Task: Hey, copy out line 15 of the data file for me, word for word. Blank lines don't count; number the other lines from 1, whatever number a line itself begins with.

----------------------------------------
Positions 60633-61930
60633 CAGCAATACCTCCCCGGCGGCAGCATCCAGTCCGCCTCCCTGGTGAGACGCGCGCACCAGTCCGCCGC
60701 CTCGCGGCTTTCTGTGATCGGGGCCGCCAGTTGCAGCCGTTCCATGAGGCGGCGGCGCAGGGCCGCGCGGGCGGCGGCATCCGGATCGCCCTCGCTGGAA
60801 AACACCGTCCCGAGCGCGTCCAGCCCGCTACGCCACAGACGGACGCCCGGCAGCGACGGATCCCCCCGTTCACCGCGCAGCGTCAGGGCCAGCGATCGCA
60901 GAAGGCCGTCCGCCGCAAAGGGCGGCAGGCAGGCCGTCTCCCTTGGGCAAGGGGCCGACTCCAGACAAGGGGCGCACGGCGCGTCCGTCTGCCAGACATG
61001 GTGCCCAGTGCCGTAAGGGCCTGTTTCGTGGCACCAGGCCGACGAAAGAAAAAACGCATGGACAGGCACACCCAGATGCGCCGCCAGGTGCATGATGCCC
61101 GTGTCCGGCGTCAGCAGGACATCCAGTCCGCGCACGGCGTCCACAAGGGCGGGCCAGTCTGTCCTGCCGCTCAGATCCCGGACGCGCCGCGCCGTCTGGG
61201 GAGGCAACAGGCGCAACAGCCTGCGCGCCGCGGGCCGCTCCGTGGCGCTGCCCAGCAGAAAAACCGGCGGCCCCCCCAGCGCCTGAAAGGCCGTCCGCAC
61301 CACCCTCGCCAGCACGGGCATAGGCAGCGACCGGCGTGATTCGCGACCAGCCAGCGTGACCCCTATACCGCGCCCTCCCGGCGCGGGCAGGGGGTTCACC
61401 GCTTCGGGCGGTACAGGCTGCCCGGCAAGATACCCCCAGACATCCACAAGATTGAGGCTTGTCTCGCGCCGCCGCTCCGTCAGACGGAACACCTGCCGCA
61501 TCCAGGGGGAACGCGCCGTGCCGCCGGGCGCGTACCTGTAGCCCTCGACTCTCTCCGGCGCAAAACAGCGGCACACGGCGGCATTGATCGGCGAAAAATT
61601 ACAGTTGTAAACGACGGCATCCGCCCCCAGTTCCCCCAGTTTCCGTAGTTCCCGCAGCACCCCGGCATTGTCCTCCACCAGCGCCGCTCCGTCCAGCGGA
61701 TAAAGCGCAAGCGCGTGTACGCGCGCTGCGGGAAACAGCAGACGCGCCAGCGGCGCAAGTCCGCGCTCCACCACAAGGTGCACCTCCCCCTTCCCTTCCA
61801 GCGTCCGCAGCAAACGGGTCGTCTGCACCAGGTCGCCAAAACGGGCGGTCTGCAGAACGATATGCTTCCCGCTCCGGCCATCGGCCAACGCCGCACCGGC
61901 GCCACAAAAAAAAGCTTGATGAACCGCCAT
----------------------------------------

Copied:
61901 GCCACAAAAAAAAGCTTGATGAACCGCCAT